What are algae blooms?
An algal bloom is a rapid increase or accumulation in the population of algae in freshwater or marine water systems.
Algal blooms are natural phenomenon but their frequency, duration and intensity are increased by nutrient pollution. They occur as a result of excess nutrients from fertilisers, waste water and storm water runoffs, coinciding with lots of sunlight, warm temperatures and shallow slow flowing water.
Algal blooms are often associated with large scale marine mortality events. The thick clumpy blooms block vital sunlight from reaching beneficial underwater plants, considerably damaging the ecosystem. Gradually the overpopulated alga become stressed and die. They are decomposed by bacteria and this leads to reduced levels of dissolved oxygen in the water body. This kills species of marine fauna which have little tolerance to low dissolved oxygen in water. Some algal species can poison fish by producing algal toxins or by clogging their gills.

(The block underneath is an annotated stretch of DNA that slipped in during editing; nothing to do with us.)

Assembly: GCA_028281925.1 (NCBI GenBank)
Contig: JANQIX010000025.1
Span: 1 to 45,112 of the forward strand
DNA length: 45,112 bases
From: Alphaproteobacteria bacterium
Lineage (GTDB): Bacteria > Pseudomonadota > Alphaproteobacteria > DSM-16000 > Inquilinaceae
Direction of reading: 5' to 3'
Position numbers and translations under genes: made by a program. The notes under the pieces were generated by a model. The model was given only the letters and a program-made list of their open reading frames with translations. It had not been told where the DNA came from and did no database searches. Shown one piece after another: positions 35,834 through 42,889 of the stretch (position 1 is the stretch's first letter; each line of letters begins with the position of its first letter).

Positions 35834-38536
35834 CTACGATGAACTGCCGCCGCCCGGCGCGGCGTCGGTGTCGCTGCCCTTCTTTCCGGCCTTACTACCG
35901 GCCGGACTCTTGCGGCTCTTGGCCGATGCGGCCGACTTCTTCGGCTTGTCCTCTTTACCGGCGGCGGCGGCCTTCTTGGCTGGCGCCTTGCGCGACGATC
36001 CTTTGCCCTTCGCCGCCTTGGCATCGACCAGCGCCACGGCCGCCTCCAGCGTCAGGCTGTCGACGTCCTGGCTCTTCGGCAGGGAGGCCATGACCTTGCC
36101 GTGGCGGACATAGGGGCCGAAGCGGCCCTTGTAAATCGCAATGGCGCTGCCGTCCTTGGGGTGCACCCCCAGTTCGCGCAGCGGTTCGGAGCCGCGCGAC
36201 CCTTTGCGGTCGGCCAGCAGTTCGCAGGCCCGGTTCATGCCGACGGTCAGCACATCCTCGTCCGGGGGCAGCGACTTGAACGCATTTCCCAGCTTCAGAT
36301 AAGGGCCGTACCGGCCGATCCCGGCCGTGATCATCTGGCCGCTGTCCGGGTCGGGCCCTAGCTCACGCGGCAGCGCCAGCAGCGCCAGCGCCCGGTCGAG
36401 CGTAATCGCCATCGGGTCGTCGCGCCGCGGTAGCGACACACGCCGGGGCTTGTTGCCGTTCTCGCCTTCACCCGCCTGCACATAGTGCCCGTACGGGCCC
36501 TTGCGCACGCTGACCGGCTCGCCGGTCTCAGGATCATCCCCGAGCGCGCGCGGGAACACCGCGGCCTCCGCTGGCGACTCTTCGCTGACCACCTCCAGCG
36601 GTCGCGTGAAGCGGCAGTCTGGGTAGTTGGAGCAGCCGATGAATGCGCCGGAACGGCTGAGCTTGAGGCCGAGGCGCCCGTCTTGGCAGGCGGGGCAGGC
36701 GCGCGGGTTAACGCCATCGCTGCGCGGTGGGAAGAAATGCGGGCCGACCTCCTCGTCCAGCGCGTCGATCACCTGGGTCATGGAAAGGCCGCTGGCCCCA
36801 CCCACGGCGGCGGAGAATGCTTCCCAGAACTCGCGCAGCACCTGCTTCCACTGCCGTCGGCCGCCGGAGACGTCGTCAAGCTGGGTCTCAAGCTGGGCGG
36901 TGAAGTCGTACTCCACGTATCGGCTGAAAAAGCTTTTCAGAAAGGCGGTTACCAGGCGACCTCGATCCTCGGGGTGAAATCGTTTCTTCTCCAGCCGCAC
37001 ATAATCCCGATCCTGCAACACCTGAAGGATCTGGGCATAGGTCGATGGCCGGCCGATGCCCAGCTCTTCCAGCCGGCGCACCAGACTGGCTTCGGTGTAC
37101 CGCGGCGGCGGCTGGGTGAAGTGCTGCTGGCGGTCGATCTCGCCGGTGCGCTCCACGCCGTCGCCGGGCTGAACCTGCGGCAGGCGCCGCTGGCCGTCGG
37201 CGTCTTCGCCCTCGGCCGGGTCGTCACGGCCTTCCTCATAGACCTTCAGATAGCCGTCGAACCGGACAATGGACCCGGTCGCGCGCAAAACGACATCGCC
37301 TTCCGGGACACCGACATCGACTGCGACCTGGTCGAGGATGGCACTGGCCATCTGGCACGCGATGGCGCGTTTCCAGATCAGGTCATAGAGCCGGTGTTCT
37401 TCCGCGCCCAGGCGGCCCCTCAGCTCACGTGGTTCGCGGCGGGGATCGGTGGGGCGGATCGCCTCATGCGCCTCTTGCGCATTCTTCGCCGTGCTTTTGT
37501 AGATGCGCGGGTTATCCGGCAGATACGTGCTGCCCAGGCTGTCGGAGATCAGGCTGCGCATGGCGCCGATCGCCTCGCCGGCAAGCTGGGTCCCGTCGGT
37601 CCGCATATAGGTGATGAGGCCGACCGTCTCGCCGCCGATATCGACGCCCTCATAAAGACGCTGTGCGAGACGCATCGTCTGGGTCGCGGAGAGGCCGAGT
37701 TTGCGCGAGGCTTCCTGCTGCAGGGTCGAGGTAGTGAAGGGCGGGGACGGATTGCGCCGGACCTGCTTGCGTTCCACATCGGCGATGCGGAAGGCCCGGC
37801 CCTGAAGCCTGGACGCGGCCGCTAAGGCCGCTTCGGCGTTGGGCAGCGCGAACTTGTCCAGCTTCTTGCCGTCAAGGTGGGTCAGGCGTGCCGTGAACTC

Depending upon the species, algae can be considered to be blooming at concentrations of tens of thousands to millions of cells per millilitre of water. The photosynthetic pigments in the algal cells determine the colour of the algal bloom. They are mostly greenish in colour but there can be a wide variety of colours ranging from yellows to browns and reds, depending upon the species. Harmful algal blooms are usually brown or red in colour and are called as red tides.